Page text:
To cut a long story short, I ended up with all three components connected to the Pico at once, outputting a temperature on a polled basis. They were very simple to connect up and find code examples for. The wooden thermometer would just have to sit on its own.

And the results? These are averaged over 10 readings to smooth out voltage fluctuations after leaving running for a few minutes:

Hive radiator valve21.1°C
Wooden thermometerJust over 21°C
Pico onboard sensor21.9°C
Monk Makes plant monitor22.6°C

Maybe I’m too willing to accept an answer that happens to be believable, but to my eyes the fact that the thermometer agrees with the professionally constructed Hive radiator valve points to the four Pico measurements all being out by some degree. Reading a few more posts on forums certainly seems to indicate that none of these temperature sensors are going to be really accurate with a variable input voltage, especially since the Pico and the two TMP models explicitly need the 3.3v figure in the temperature calculation.

Changing The Temperature Calculation Formula

For all three except the Monk Makes plant monitor the voltage figure is in the temperature calculation equation. If the voltage is less than 3.3v then output temperature will show as higher than actual. The equation looks like this:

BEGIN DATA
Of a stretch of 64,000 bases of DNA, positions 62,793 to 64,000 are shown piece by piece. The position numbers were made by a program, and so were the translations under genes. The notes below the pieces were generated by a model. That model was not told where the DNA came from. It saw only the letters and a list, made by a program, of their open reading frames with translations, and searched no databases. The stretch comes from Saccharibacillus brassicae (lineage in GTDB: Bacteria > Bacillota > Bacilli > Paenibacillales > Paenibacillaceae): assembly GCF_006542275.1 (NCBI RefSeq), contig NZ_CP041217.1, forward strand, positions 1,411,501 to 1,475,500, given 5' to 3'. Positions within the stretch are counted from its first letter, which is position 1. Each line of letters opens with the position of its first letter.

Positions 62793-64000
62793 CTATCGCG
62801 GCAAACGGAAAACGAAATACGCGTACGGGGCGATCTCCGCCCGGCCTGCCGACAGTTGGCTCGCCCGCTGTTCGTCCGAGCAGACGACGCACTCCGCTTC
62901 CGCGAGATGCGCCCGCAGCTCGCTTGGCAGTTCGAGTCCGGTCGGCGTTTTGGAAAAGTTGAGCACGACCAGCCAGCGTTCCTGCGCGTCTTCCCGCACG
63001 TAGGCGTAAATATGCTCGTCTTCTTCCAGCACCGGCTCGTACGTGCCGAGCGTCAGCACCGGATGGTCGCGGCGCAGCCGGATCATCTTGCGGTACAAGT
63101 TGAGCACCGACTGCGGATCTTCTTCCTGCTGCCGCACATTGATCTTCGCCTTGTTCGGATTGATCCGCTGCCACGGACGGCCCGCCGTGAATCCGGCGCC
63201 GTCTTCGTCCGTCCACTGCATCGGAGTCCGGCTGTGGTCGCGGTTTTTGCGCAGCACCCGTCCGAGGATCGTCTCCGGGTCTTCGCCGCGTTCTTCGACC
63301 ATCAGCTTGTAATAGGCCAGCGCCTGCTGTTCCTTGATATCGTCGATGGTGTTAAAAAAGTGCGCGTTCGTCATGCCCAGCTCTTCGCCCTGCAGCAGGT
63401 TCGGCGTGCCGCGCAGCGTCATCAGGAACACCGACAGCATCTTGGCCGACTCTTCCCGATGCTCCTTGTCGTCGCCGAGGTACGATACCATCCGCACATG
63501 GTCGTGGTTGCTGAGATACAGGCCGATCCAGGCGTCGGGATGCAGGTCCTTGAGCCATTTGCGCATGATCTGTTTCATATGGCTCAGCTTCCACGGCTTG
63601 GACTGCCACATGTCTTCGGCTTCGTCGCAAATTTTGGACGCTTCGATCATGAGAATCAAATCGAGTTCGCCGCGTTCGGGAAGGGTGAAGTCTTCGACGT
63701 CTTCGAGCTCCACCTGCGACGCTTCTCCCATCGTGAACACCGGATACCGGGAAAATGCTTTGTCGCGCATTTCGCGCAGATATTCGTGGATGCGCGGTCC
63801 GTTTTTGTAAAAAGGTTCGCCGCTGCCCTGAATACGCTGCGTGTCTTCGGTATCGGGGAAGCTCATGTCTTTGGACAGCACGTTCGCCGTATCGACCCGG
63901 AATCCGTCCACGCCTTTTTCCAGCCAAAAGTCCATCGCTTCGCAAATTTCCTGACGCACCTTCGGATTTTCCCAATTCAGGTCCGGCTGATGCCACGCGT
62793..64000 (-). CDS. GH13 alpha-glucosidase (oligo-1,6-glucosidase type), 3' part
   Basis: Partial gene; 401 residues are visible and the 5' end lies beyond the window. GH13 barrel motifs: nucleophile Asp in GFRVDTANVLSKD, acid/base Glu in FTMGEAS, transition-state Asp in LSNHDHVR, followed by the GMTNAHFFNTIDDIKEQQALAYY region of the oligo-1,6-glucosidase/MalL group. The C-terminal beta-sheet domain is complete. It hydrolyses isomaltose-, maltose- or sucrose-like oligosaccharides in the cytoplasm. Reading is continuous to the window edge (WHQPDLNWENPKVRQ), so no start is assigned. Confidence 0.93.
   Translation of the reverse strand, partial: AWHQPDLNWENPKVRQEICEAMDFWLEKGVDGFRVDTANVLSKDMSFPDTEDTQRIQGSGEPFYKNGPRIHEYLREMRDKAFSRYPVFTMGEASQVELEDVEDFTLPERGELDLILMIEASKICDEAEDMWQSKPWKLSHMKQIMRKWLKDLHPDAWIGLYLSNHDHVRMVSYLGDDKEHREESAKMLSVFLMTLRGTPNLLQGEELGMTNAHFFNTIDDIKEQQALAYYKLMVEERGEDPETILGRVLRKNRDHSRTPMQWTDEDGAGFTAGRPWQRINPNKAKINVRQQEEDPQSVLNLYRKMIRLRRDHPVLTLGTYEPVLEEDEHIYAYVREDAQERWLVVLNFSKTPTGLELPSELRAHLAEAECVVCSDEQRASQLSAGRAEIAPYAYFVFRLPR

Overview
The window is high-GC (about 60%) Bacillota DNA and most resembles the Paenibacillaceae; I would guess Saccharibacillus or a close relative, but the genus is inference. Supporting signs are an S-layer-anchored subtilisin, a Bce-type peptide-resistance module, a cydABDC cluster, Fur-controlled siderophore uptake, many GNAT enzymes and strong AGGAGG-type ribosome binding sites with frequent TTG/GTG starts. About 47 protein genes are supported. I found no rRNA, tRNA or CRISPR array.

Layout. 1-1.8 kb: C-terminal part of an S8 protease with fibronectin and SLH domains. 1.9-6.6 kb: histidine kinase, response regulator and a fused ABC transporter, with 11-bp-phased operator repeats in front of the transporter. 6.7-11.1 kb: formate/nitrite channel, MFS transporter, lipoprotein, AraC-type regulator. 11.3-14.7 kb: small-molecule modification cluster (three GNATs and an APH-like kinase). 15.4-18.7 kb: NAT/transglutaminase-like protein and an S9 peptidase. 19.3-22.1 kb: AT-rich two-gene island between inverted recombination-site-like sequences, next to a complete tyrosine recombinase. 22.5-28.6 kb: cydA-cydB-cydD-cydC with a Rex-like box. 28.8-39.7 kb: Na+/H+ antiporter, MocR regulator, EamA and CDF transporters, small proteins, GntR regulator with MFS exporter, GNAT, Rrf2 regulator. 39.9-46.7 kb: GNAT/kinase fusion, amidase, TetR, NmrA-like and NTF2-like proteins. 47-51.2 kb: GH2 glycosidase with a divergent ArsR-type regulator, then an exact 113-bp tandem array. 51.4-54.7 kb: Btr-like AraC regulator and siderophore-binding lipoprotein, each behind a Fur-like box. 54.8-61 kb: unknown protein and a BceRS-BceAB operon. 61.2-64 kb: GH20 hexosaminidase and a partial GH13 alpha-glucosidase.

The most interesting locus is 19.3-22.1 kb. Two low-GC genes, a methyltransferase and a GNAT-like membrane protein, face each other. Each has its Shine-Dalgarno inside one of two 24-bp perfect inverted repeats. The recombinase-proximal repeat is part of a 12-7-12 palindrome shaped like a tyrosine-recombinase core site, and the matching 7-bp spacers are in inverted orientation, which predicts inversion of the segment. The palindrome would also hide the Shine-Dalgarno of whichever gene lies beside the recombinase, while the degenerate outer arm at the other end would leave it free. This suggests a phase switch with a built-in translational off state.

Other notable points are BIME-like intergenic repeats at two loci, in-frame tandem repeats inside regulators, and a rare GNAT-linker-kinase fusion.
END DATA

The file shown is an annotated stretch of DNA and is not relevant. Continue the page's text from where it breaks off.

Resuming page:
adc_value = adc2.read_u16()
volt = adc_value * (3.3 / 65535)
temperature = 100 * volt - 50

Changing the 3.3 figure to something a little lower has a substantial effect on temperature. adc_value is generally quite low and therefore the voltages are quite low – somewhere between .5v (which would be 0°C), and .8v at 30°C. In the equation above a voltage change of just .01V equates to a temperature variance of 1°C.

For the purposes of “calibration” I’m going to assume that the only thing I need to change is the value of the input voltage. And hence if I amend the above code for the TMP36 sensor to:

adc_value = adc2.read_u16()
volt = adc_value * (3.21 / 65535)
temperature = 100 * volt - 50

then I start to get about the same temperature as Hive and the thermometer are telling me, with a tenth of a degree anyway. Similarly, 3.20v seems to work for the TMP225.

For the Monk Makes sensor I just scale down the temperature it tells me, by 0.925.

Next Steps

The results all seem to be plausible now, but it’s not very scientific. Plus, I’ve only tested it at a very narrow temperature range. If I want to put sensors in a greenhouse I’ll need to check that the linear scale assumptions I’ve made above still hold.